[Ads-l] pull(ing) (off) a PN (Ty Cobb) stunt

James Eric Lawson jel at NVENTURE.COM
Thu Feb 11 02:35:10 EST 2021


About "pull somebody's leg", my research into the origin was
inconclusive at best, and muddied the waters considerably. I couldn't as
easily discount the "hangers-on" (hanging) theory as I'd thought I could
before beginning the research. I thought I said that when I shared the
research.

Neither could I (pace) substantiate a nautical origin. For example, see
the 1867 "The sailor's word-book : an alphabetical digest of nautical
terms, including some more especially military and scientific ... as
well as archaisms of early voyagers, etc", at

https://archive.org/details/sailorswordbook00smytgoog/page/n687/mode/2up

The book confirms use among mariners prior to 1867 of 'stretcher' in the
sense of an elaborate falsehood:

STRETCHERS. Narrow pieces of wood placed athwart the bottom of a
boat for the rowers to place their feet against that they may
communicate greater effort to their oars. Also, cross-pieces placed
between a boat's sides to keep them apart when hoisted up and gripped.
Colloquially, a stretcher means a lie exaggerated to absurdity.

The sense of "getting it on a stretch" as relates to "pulling a leg" in
Arctic Miscellany is unclear to me, and checking prior uses of "on a
stretch" revealed no obvious connection with "pulling a leg". Nautical
uses are largely literal ("on a device to stretch it" or "while
stretching it"). The few figurative uses of "on a stretch" seemed to
have no semantic connection to "pull somebody's leg" beyond the common
sense of extension, in the former, and exaggeration, in the latter.

My failure to make a conceptual connection between "pull a leg" and the
'stretchers' in a rowed boat may be an artifact of ignorance: my
experience of rowing involved pulling the oars against the water, which
in turn involved pushing my feet against the 'stretchers' for better
purchase; if instead I pushed the oars against the water, the stretcher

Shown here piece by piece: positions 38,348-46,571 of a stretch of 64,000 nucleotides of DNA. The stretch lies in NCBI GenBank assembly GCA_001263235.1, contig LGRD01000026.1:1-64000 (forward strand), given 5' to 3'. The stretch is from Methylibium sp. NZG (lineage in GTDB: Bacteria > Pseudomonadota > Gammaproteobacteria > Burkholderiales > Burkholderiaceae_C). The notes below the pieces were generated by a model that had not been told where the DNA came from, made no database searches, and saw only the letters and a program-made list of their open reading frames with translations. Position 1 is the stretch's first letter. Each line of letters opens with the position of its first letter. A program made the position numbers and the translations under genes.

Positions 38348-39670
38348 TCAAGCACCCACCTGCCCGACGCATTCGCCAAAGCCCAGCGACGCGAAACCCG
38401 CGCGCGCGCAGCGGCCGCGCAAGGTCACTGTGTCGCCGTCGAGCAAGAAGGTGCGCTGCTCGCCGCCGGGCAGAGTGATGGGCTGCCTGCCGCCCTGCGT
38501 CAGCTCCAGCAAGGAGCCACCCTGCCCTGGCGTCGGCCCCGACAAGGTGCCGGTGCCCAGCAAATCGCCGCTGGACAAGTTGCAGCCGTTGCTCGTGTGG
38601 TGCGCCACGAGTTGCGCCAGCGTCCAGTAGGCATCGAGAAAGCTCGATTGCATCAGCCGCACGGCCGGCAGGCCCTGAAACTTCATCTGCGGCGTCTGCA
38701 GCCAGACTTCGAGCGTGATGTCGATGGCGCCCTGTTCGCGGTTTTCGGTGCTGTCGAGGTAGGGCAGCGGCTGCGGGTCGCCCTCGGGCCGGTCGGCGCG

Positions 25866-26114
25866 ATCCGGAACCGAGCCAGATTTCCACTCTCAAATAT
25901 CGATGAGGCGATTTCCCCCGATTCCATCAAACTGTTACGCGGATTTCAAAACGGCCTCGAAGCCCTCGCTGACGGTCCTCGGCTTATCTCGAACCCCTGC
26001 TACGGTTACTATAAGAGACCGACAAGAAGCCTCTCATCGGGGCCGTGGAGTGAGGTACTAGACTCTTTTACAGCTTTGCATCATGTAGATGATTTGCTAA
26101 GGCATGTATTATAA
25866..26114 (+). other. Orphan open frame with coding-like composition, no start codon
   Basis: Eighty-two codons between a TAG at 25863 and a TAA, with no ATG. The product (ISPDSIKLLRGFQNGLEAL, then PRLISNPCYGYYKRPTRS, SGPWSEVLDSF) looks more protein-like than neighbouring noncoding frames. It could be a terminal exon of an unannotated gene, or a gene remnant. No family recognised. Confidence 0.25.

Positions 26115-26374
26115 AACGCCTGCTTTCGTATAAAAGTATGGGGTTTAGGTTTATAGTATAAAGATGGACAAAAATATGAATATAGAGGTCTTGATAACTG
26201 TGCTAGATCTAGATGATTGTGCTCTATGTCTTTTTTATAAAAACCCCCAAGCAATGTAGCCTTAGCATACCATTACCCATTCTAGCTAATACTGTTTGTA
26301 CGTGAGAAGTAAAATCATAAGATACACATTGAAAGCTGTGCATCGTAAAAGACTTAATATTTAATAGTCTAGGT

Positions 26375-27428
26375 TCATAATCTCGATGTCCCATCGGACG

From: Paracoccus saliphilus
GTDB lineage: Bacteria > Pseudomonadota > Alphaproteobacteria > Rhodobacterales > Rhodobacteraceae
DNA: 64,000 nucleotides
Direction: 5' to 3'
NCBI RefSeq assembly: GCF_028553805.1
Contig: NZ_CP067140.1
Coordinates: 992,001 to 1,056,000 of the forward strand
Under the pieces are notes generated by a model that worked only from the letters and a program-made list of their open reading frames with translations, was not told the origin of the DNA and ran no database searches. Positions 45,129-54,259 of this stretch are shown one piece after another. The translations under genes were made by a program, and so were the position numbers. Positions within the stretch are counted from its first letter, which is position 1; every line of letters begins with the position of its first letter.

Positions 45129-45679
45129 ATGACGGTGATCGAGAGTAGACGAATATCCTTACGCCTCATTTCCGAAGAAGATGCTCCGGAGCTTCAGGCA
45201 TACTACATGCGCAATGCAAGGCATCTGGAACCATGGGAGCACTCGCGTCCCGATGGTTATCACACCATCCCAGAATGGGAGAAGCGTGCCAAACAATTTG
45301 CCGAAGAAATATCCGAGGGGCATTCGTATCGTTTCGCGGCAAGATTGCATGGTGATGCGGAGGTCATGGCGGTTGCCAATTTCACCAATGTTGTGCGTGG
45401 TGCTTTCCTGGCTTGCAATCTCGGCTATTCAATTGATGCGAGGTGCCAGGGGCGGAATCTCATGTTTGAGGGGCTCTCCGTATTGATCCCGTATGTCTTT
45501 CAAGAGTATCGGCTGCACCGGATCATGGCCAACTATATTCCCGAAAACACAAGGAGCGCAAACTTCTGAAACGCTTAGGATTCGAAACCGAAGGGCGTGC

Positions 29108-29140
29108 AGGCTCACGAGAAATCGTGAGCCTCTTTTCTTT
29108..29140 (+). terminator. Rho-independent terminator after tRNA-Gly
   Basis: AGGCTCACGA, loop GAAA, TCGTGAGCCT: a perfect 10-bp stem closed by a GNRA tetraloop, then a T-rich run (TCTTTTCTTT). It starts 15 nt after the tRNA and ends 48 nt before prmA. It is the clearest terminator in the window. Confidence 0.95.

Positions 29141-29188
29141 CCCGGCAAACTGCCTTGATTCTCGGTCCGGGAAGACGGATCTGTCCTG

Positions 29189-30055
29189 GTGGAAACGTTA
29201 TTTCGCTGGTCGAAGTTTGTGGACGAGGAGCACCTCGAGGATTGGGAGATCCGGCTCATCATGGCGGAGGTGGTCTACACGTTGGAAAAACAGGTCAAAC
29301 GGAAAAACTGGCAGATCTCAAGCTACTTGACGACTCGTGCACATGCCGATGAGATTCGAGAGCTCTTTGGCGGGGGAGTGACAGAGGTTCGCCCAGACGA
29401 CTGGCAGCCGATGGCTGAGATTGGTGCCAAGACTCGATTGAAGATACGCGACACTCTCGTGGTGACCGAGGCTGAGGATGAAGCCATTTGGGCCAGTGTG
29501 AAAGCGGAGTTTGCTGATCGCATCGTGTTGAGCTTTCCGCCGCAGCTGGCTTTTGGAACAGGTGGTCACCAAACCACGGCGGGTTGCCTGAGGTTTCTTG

I used for purchase would have pulled my legs.

On 2/10/21 12:48 AM, Stephen Goranson wrote:
> ....
> b) On "pull someone's leg," I suppose it has not yet been fully explained. Thanks, James Eric, but (pace) I currently do think it came from mariner use, and I don't think it came from execution by hanging, which is so remote from (OED's) "to deceive a person humorously or playfully; to tease a person."
> 
> Stephen
> ________________________________
> From: American Dialect Society <ADS-L at LISTSERV.UGA.EDU> on behalf of MULLINS, WILLIAM D (Bill) CIV USARMY DEVCOM AVMC (USA) <0000099bab68be9a-dmarc-request at LISTSERV.UGA.EDU>
> Sent: Tuesday, February 9, 2021 6:06 PM
> To: ADS-L at LISTSERV.UGA.EDU <ADS-L at LISTSERV.UGA.EDU>
> Subject: Re: pull(ing) (off) a PN (Ty Cobb) stunt
> 
> 
> 15 Mar 1901 Baltimore Sun p 7 col 3
> "For the 29 Archers to practice a William Tell stunt there are 8 apples, and in case any of their engines of war are broken in stretching the long stave too far there are a couple of bows in the Directory who can be used in an emergency."
> 
> 03 Jan 1907 Washington DC Evening Star p 16 col 1
> "Will Try the Houdini Stunt" [headline]
> 
> Are you interested only in forms "[PN] stunt"?  (I assume that is "Personal Name") Or the broader use of a person's name to refer to a specific action?
> 
> 
> 20 Jul 1901 Butte MT Daily Post p 6 col 3
> "With a splash and a gurgle, the disciple of Bachus did a sudden "Brodie" into the murky element  . . ."
>   [Steve Brodie supposedly jumped off the Brooklyn Bridge in 1886]
> 
> 
> 
> [14 Jun 1909] ....Cruikshank pulled off a Ty Cobb stunt. The first man up in the ninth hit a short fly to right, Cruikshank rushed in in time to grab the ball and throw the runner out at first. The Courier, Waterloo Iowa 2/5]
> 
> Lots of later (and maybe earlier) "Ty Cobb stunt" usages.
> 
> Was Ty Cobb the earliest PN for such trademark stunts?
> 
> Stephen
> 
> 
> 
> ------------------------------------------------------------
> The American Dialect Society - https://urldefense.com/v3/__http://www.americandialect.org__;!!OToaGQ!_ZThuPxWJVGiZdjhO8iLIqeksgvuNPaMxA-fXBv9-c5APF4hkup5OJZhERz755uP$
> 
> ------------------------------------------------------------
> The American Dialect Society - https://urldefense.com/v3/__http://www.americandialect.org__;!!OToaGQ!_ZThuPxWJVGiZdjhO8iLIqeksgvuNPaMxA-fXBv9-c5APF4hkup5OJZhERz755uP$
> 
> ------------------------------------------------------------
> The American Dialect Society - http://www.americandialect.org
> 

-- 
James Eric Lawson

------------------------------------------------------------
The American Dialect Society - http://www.americandialect.org


More information about the Ads-l mailing list